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q

Flux=0!

Ampere’s law: Remember Gauss’ law?Given an arbitrary closed surface, the electric flux through it is

proportional to the charge enclosed by the surface.

Gauss’ law for Magnetism:

No isolated magnetic poles! The magnetic flux through any closed “Gaussian surface” will be ZERO. This is one of the four “Maxwell’s equations”.

i3

i2

i1

ds

Ampere’s law: a Second Gauss’ law.The circulation of B

(the integral of B scalar

ds) along an imaginary

closed loop is proportional

to the net amount of current

traversing the loop.

Thumb rule for sign; ignore i4

As was the case for Gauss’ law, if you have a lot of symmetry,

knowing the circulation of B allows you to know B.

Sample Problem

- Two square conducting loops carry currents of 5.0 and 3.0 A as shown in Fig. 30-60. What’s the value of ∫B∙dsthrough each of the paths shown?

Ampere’s Law: Example 1

- Infinitely long straight wire with current i.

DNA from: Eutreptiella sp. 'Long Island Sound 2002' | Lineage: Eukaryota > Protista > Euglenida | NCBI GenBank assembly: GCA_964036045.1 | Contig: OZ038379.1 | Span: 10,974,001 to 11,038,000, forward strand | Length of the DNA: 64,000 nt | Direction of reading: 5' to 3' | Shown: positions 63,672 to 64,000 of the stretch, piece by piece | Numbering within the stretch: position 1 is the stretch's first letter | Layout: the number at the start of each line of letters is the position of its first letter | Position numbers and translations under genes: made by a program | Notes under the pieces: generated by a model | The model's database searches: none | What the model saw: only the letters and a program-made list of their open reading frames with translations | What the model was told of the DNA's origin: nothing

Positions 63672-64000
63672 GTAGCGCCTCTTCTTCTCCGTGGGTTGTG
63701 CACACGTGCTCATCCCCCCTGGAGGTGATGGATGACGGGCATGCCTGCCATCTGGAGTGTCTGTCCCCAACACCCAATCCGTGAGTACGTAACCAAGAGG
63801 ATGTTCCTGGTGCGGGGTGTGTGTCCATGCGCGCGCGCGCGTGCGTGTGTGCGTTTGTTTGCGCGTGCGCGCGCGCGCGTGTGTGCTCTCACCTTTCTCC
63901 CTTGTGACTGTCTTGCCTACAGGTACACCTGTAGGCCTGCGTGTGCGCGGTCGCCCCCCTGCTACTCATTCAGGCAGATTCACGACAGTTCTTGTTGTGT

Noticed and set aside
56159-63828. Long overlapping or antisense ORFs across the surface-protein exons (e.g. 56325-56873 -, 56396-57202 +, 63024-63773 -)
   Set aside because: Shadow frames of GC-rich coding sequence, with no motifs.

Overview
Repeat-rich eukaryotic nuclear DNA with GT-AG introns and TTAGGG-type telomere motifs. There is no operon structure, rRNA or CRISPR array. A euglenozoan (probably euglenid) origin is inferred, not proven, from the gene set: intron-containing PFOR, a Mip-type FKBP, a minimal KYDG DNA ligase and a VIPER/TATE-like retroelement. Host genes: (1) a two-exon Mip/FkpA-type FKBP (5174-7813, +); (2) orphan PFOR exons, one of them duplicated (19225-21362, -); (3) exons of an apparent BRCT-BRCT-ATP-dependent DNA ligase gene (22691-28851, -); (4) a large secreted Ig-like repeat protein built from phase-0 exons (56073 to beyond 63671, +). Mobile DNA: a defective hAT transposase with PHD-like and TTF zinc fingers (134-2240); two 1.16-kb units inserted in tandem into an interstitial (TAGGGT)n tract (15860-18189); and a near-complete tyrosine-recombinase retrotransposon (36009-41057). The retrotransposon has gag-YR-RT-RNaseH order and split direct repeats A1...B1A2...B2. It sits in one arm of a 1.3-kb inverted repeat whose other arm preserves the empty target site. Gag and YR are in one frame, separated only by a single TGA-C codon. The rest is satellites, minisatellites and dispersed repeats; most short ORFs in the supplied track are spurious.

- Symmetry: magnetic field consists of circular loops centered around wire.
- So: choose a circular loop C -- B is tangential to the loop everywhere!
- Angle between B and ds = 0. (Go around loop in same

direction as B field lines!)

r

R

Ampere’s Law: Example 2- Infinitely long cylindrical wire of finite radius R carries a total current i with uniform current density
- Compute the magnetic field at a distance rfrom cylinder axisfor:
- r < a (inside the wire)
- r > a (outside the wire)

Current into page, circular field lines

Current into page, field tangent to the closed amperian loop

r

Ampere’s Law: Example 2 (cont)For r>R, ienc=i, so

B=m0i/2pR

For r < R

All loops in the figure have radius r or 2r. Which of these arrangements produce the largest magnetic field at the point indicated?

Magnetic Field of a Magnetic DipoleA circular loop or a coil currying electrical current is a magnetic dipole, with magnetic dipole moment of magnitude m=NiA.

Since the coil curries a current, it produces a magnetic field, that can be calculated using Biot-Savart’s law:

Sample Problem

Calculate the magnitude and direction of the resultant force acting on the loop.

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